If C is able to do  the work  in X days , then

4/20  +  4/X  = 3/10  = 40 days

  1. Option D.

Work done by A in 1 hr =  work done by  A and C in 1 hr  – work done by B and C in 1 hr =

3/8  –  ¼   = 1/8

So, work done by A and C in 1 hr = 1/8  +1/6  = 7/24

Hence,  A and B  complete a piece of work in  24/7  days.

  1. Option D.

Work done by  (P+Q+R) = 1 ………….(i)

Work done by  (P+Q) = 19/23 ………….(ii)

Work done by  (Q+R) = 8/23 ………….(iii)

FROM  (ii)  + (iii)  – (i)  =  Q = 19/23 +8/23  – 1 = 4/23

Work of Q = 4/23  ×5750  = 1000

  1. Option A.

Part  of the cistern  filled  in 2hr by pipe A =  2/3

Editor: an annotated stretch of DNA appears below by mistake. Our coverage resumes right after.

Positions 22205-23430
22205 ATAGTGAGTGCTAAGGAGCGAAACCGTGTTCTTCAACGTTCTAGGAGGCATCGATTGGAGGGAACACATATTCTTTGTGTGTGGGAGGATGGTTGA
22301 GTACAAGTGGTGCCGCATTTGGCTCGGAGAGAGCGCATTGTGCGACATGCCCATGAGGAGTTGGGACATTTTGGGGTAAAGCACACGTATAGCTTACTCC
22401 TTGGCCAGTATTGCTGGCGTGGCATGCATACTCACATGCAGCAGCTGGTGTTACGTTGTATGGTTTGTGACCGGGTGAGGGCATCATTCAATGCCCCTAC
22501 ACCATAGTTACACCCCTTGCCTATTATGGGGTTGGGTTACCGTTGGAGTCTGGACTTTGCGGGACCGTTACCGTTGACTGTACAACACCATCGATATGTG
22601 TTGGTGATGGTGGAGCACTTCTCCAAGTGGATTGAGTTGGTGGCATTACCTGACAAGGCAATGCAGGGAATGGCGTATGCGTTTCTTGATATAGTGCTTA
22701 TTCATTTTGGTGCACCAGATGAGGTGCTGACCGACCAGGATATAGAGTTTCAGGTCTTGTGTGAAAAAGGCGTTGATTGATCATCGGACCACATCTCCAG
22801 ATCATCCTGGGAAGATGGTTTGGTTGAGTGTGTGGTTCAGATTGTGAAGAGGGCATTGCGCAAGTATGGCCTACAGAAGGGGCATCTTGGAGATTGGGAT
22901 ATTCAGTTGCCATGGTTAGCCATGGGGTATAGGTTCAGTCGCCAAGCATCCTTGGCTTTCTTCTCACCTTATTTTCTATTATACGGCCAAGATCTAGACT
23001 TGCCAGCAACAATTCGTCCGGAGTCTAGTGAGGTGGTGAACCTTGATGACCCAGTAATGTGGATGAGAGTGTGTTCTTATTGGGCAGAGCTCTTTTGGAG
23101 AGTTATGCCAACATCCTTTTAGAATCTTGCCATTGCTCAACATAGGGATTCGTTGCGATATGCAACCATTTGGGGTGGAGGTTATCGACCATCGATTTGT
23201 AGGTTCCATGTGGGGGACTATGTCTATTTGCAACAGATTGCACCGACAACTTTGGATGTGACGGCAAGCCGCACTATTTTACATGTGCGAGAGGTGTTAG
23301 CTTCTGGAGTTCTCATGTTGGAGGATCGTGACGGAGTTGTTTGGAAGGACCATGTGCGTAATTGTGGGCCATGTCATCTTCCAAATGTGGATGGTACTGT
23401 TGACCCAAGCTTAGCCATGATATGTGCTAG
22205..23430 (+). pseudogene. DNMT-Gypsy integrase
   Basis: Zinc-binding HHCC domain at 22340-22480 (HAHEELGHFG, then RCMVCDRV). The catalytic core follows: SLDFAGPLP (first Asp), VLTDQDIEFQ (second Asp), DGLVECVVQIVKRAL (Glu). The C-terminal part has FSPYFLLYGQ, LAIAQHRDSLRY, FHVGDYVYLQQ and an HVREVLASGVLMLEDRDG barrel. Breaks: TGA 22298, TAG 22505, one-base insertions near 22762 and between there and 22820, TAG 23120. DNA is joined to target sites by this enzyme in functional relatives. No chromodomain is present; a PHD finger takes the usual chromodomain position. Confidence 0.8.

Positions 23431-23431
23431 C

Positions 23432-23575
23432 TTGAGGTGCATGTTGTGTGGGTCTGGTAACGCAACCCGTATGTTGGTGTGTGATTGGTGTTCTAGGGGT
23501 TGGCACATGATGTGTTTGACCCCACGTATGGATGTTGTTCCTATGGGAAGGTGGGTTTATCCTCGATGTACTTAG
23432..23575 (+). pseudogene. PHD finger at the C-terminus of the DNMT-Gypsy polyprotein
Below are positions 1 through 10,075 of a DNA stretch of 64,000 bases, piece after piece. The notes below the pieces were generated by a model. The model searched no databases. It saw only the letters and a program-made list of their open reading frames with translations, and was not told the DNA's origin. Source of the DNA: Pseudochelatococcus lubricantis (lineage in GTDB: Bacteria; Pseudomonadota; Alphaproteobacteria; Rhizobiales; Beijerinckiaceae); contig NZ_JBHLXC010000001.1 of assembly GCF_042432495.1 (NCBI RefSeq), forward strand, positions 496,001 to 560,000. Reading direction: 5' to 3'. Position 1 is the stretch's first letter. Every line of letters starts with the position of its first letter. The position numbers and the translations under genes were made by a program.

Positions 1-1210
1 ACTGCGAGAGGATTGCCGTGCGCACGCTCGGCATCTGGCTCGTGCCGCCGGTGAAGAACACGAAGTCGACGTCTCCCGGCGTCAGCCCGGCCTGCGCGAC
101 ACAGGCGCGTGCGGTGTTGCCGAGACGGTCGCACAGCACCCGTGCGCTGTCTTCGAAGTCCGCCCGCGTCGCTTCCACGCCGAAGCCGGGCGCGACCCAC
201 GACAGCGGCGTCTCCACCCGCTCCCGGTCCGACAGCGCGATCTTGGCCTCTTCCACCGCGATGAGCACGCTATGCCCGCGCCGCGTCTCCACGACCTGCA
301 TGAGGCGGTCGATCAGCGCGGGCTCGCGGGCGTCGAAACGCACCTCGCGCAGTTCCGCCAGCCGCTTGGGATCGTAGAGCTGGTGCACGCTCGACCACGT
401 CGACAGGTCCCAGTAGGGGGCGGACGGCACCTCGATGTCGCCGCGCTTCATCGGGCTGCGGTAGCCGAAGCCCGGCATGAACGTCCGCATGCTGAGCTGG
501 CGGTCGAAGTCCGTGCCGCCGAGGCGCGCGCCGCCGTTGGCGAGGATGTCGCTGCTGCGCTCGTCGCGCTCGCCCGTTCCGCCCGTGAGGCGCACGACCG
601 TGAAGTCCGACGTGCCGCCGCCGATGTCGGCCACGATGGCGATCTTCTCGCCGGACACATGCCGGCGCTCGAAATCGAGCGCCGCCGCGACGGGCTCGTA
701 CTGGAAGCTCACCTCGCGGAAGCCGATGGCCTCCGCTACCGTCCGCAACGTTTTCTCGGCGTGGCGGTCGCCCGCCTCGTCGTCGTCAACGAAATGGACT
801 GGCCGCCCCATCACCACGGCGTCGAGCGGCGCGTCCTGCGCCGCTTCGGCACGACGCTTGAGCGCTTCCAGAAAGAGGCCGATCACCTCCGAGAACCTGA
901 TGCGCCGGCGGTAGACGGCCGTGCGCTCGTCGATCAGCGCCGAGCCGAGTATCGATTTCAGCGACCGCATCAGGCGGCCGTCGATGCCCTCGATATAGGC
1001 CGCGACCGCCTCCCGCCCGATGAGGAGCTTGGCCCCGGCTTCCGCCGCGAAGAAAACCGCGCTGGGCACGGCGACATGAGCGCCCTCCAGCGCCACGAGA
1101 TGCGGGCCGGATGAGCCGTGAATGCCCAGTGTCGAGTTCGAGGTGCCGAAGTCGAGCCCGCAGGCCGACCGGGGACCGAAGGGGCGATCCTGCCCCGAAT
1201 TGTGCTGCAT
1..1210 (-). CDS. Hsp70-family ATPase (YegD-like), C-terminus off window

Part  of the cistern  filled  in 1hr by pipe B =  ¼

Total part filled up =  2/3  + ¼  = 11/12

When all pipe open  together = 1/3 +1/4 – 1  = – 5/12

So, time take to empty  11/12 part  = 11/12  × 12/5  =11/5 hr =  2hr 12 min

Req. time  5 + 2:12 = 7:12 pm


  1. Option D.

According to the question = work by both  = √4×16  = √64 = 8 days

  1. Option C.

According to the question =  250 2050 =            M2 * 10*10  = M2  = 250

  1. Option A.

( 2M + 5 W ) ×  12 =  (5M +2W) × 9

2W = 1M

2M+5W = 9W =  9 × 12 = 3 ×D2 = 36 days.

  1. Option B.

P1   20                    9


P2   30                    6


Time take to fill 1/3 rd  tank  = 180 /3× 5 =  4 Hr

After,  this actual  work  done by  ( P1 +P2)  =  (15) –  1/3 (15)

Time taken  for  fill  remaining  tank = 180 – 60 /10           =  12 hr

Total time Req.  for fill the tank =  4+12 = 16 Hr

We believe you can perform well if you will have the right materials at the right time.

%d bloggers like this: